arrangements constitute control over, or participation in, the operation of online game operations through indirect means, it is unclear whether and how the various regulations of the PRC
authorities might be interpreted or implemented in the future. If our relevant contractual arrangements were deemed to be indirect means or disguised form under the Circular 13, the relevant contractual arrangements may be
challenged by the SAPPRFT or other governmental authorities. If our operation of mobile game platforms were found to be in violation of the Circular 13, the SAPPRFT, in conjunction with relevant regulatory authorities, would have the power to
investigate and deal with such violations, including in the most serious cases, suspending or revoking the relevant licenses and registrations.
As we enter into new businesses, we may encounter additional regulatory uncertainties. For example, it remains unclear whether
the provision of online payment services by BaiduPay will require BaiduPay to apply for a Value-Added Telecommunication Business Operating License for online data processing and transaction processing businesses as provided in the
Catalog of Telecommunication Businesses promulgated by the MIIT. However, Baidu Netcom, parent company of BaiduPay, has received a Trans-Regional Value-Added Telecommunication Business Operating License with a permitted operation scope covering
online data processing and transaction processing businesses. Baidu Netcom plans to submit an application to allow its subsidiary BaiduPay to operate online data processing and transaction processing businesses in 2017. Another example, the current
PRC legal framework on traffic and transportation does not cover autonomous cars or autonomous driving. Therefore, it remains uncertain what additional compliance requirements we need to meet in order to undertake a public road testing of our
autonomous driving cars in China. There is also no guarantee that the public road testing of our autonomous driving cars in other locations fully complies with local laws and regulations. If our public road testing is deemed by local enforcement
authority as a violation of the applicable traffic and transportation laws, we may have to suspend the testing, and the progress of our research and development of autonomous cars may be adversely affected.
The interpretation and application of existing PRC laws, regulations and policies and possible new laws, regulations or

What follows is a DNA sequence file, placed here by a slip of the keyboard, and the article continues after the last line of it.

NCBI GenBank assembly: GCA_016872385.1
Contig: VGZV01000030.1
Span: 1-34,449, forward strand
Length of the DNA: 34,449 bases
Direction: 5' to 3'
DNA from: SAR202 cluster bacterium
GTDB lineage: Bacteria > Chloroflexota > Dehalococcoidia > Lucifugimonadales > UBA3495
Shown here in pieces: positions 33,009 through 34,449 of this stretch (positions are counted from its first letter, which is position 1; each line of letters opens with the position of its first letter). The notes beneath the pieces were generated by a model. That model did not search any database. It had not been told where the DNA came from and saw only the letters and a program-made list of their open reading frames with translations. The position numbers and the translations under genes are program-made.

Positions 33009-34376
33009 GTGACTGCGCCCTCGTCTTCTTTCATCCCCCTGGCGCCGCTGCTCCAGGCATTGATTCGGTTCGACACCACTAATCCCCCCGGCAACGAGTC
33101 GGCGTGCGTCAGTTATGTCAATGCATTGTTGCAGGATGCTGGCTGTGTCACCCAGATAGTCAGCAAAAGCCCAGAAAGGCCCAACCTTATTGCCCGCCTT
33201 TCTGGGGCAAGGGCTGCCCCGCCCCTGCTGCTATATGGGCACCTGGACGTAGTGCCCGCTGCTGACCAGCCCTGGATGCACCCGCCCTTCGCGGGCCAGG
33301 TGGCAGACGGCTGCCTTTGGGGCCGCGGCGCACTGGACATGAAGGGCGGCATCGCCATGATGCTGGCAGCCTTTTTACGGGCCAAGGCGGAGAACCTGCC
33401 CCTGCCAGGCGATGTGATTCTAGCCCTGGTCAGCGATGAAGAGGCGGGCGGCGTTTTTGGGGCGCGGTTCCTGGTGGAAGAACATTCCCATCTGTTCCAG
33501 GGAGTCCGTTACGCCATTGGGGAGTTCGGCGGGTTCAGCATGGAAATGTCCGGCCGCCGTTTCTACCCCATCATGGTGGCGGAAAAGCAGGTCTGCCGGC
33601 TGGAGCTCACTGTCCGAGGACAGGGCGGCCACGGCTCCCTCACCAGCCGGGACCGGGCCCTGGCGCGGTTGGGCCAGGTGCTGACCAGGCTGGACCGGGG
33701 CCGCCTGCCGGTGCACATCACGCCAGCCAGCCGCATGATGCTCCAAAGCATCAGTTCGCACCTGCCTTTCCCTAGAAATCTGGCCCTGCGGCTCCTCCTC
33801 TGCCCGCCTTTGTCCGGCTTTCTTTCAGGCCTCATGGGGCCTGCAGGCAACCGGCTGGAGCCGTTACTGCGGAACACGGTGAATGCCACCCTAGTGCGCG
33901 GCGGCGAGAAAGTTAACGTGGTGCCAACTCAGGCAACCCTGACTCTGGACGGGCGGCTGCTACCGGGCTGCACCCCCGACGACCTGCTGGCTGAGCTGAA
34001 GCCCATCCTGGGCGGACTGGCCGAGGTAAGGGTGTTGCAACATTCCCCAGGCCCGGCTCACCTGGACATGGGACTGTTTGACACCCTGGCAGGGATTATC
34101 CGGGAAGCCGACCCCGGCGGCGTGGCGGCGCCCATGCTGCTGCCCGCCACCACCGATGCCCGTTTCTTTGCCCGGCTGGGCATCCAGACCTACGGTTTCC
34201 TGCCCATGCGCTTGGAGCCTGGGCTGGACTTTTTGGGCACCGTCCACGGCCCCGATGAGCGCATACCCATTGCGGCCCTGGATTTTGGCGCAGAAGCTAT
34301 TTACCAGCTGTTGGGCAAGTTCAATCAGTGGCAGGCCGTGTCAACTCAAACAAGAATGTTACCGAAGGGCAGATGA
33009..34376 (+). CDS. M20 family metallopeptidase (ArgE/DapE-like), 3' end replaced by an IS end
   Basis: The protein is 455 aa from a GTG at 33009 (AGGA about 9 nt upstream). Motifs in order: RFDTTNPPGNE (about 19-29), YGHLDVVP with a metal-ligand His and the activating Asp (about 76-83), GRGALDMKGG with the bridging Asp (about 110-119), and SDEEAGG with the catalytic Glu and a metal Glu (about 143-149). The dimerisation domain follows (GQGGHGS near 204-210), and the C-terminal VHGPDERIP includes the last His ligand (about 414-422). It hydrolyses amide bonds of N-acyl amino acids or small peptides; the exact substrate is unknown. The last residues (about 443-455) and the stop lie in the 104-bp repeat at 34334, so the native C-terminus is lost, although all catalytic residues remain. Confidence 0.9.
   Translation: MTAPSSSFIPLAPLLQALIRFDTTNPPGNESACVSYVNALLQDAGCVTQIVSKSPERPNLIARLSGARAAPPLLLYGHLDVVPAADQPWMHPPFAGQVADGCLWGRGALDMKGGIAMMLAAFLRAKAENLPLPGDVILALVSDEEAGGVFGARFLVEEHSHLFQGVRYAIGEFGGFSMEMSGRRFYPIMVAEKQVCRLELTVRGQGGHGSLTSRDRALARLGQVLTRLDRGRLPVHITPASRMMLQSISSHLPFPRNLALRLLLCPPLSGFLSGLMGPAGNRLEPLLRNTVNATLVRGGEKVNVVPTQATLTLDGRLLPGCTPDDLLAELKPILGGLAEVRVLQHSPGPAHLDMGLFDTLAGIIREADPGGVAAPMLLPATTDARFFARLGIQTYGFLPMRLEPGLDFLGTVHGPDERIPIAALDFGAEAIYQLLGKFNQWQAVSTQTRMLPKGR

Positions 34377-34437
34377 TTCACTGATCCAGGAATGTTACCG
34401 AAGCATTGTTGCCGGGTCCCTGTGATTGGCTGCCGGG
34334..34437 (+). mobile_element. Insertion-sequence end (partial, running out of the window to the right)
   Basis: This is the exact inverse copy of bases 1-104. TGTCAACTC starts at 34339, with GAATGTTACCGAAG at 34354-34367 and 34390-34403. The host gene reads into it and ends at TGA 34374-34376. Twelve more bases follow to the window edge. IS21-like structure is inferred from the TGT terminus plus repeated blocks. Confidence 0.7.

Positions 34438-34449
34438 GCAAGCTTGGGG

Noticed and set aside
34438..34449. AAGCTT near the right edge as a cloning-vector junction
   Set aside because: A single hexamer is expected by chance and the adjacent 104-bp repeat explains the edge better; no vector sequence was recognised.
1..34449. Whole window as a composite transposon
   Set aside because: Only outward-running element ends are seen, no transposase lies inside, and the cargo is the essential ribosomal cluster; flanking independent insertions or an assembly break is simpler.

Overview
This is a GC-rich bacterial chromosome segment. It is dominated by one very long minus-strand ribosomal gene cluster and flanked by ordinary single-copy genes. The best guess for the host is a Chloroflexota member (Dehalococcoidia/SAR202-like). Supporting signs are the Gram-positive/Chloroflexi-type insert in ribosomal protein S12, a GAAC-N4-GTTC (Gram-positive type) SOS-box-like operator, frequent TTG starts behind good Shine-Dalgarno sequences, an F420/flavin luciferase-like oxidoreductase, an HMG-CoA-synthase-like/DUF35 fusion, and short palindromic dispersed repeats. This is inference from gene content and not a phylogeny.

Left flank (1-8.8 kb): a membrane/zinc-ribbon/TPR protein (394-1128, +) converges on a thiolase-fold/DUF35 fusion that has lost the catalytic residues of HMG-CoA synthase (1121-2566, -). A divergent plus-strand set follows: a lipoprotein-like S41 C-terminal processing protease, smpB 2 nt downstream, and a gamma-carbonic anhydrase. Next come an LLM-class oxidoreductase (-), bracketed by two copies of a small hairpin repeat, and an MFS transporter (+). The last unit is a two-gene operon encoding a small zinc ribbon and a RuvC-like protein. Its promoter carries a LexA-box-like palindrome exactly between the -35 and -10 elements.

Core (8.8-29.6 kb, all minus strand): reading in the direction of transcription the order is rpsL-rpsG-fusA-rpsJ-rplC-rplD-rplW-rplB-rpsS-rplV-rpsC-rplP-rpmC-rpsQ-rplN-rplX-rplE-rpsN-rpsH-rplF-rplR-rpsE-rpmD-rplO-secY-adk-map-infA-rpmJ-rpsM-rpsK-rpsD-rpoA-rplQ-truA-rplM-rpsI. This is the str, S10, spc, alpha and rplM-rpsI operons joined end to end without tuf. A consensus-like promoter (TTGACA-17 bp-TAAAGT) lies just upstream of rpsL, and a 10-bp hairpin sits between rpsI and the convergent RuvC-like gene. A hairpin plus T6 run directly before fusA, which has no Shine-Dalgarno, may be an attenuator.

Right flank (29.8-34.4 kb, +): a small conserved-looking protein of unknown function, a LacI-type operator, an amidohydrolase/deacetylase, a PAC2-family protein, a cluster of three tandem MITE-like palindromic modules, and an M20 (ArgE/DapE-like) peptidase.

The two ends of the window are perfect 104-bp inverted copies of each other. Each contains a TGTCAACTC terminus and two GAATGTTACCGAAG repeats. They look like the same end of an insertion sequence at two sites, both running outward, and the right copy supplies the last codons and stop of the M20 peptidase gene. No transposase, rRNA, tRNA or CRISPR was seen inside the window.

policies relating to the internet industry have created substantial uncertainties regarding the legality of existing and future foreign investments in, and the businesses and activities of, internet businesses in China, including our business.
Substantial uncertainties exist with respect to the enactment timetable, interpretation and implementation of draft PRC Foreign
Investment Law and how it may impact the viability of our current corporate structure, corporate governance and business operations.
The Ministry of Commerce published a discussion draft of the proposed Foreign Investment Law in January 2015 aiming to, upon
its enactment, replace the trio of existing laws regulating foreign investment in China, namely, the Sino-foreign Equity Joint Venture Enterprise Law, the Sino-foreign Cooperative Joint Venture Enterprise Law and the Wholly Foreign-invested
Enterprise Law, together with their implementation rules and ancillary regulations. The draft Foreign Investment Law embodies an expected PRC regulatory trend to rationalize its foreign investment regulatory regime in line with prevailing
international practice and the legislative efforts to unify the corporate legal requirements for both foreign and domestic investments. While the Ministry of Commerce solicited comments on the draft, substantial uncertainties exist with respect to
its enactment timetable, interpretation and implementation. The draft Foreign Investment Law, if enacted as proposed, may materially impact the viability of our current corporate structure, corporate governance and business operations in many
Among other things, the draft Foreign Investment Law expands the definition of foreign investment and introduces
the principle of actual control in determining whether a company should be treated as a foreign-invested enterprise, or an FIE. According to the definition set forth in the draft, FIEs refer to enterprises established in China pursuant
to PRC law that are solely or partially invested by foreign investors. The draft specifically provides that entities established in China (without direct foreign equity ownership) but controlled by foreign investors, through contract or
trust for example, will be treated as FIEs. Once an entity falls within the